I'm working with a fairly complex web application. It's split up into the following layers:
- Presentation - HTML
- Service layer - A REST and SOAP API communicating with the business layer
- Business layer - Contains the business logic.
- Data access - Provides access to the storage (SQL etc)
The business layers contains classes encapsulating specific areas, such as customer registration, user management and more. The problem we are seeing is that the business layer is starting to get a bit messy. We have a single class handling customer management but as this area of the application grows more and more complex, the class grows and grows and become messy.
For example, we may have the following classes
- void CreateCustomer(...)
- void DeleteCustomer(...)
- void CreateUser(..)
- void DeleteUser(...)
- void ActivateUser(...)
- void InactivateUser(...)
- void ResetPassword(...)
Creating a customer involves creating users as well. So CustomerManager calls misc methods in the UserManager class. As the application has evolved, creating a new customer means roughly 10 different things needs to be done except for registring the customer in the database, such as informing sales, audit logging, configuring default user accounts, creating a default configuration for the customer, notifying end-users of their auto-generated passwords and more. So CustomerManager.CreateCustomer grows to ~100 lines of fairly hairy code.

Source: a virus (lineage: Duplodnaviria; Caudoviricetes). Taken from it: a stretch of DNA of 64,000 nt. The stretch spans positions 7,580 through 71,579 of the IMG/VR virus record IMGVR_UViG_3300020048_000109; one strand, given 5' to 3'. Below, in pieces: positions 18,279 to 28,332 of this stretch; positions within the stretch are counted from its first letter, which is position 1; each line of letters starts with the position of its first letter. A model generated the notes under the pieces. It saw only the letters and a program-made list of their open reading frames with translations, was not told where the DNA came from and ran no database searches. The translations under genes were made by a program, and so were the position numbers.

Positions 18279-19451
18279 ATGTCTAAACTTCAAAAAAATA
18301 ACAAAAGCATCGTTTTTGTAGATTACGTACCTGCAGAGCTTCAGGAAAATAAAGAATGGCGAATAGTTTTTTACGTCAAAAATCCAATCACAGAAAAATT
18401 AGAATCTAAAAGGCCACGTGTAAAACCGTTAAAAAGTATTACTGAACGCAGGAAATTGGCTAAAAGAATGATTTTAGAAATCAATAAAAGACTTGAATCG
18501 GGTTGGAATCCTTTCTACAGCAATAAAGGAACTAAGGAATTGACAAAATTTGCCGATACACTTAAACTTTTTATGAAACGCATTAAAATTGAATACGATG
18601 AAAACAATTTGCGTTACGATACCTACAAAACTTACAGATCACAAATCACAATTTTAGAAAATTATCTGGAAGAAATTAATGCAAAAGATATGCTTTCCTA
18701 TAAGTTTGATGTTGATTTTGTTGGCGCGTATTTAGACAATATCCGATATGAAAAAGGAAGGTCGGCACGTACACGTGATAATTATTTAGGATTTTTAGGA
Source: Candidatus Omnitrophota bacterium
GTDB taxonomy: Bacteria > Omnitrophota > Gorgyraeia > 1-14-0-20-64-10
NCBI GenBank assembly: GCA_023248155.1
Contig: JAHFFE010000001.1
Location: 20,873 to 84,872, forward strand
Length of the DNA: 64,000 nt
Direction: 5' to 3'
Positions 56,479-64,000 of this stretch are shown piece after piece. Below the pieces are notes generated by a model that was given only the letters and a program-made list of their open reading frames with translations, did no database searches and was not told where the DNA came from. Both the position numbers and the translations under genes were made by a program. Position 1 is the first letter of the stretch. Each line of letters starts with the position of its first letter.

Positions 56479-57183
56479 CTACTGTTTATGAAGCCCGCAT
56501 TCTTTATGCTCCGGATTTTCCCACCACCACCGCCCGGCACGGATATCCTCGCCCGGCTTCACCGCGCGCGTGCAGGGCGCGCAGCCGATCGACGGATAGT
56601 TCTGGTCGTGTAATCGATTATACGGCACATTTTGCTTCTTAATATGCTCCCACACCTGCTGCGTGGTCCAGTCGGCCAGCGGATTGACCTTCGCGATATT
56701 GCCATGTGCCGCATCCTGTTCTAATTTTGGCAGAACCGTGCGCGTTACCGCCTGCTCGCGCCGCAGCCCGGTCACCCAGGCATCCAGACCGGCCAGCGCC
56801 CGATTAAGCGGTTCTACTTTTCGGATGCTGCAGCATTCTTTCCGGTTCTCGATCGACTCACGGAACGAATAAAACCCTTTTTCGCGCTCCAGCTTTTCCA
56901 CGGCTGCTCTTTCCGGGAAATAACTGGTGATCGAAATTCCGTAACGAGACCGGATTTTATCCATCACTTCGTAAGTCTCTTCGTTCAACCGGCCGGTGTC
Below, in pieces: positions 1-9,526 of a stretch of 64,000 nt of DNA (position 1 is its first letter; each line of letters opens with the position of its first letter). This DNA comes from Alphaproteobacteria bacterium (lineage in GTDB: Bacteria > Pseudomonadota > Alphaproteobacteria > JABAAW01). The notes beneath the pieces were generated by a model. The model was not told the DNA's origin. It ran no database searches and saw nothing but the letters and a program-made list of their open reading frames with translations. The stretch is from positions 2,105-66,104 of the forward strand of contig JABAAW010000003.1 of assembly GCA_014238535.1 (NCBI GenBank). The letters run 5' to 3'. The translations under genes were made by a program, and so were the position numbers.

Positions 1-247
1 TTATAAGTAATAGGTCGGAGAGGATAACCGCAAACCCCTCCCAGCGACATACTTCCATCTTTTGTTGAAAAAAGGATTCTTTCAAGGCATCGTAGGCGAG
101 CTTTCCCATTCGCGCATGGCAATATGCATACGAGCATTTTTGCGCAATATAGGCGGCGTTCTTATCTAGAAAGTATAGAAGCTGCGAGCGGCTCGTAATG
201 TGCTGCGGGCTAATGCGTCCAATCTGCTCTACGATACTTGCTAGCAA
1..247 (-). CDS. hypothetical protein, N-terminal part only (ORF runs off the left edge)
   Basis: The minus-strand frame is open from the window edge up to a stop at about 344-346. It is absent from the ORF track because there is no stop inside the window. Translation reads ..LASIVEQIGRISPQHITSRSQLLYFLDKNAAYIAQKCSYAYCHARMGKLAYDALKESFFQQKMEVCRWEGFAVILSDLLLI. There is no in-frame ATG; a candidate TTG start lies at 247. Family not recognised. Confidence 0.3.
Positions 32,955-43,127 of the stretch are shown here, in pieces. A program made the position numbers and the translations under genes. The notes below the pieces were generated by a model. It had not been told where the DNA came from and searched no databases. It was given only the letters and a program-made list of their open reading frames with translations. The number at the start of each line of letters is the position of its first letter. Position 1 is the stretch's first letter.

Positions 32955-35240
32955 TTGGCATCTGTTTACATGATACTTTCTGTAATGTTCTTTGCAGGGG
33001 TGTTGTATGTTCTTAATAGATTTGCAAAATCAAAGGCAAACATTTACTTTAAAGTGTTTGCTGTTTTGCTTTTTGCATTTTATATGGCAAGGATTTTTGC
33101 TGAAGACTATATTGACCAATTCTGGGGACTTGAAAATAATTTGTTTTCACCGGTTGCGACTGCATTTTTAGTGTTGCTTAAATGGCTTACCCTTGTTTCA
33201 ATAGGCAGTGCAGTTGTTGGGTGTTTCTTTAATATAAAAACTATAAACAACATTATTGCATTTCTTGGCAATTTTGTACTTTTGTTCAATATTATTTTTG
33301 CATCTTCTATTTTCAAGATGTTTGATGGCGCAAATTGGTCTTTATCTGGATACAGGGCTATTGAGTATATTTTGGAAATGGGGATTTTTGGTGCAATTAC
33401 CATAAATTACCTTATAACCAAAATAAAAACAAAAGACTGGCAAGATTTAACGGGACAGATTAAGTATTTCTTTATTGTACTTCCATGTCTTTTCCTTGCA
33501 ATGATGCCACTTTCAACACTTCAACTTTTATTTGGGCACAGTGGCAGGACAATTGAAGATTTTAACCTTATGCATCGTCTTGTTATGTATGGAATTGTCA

I'm trying to think of a good way to handle this but am assuming that there's some common good way to do this which I'm simply not aware of.
I've considered creating "Task"/"Command" classes implementing small sub-processes and then let the CustomerCreation.CreateCustomer simply execute a set of tasks. I would have more classes but they would each do less things.
I've also considering implementing some kind of global application-level event/plug-in systems where CustomerManager.CreateCustomer just creates the customer in the database and then publishes an event that the customer is created. Plug-ins/something can then subscribe to these events and do stuff such as informing sales and logging the fact. Using this method, I wouldn't have to actually update CustomerManager.CreateCustomer when I want to do more stuff which is something which feels attractive to me.
What obvious design pattern am I missing?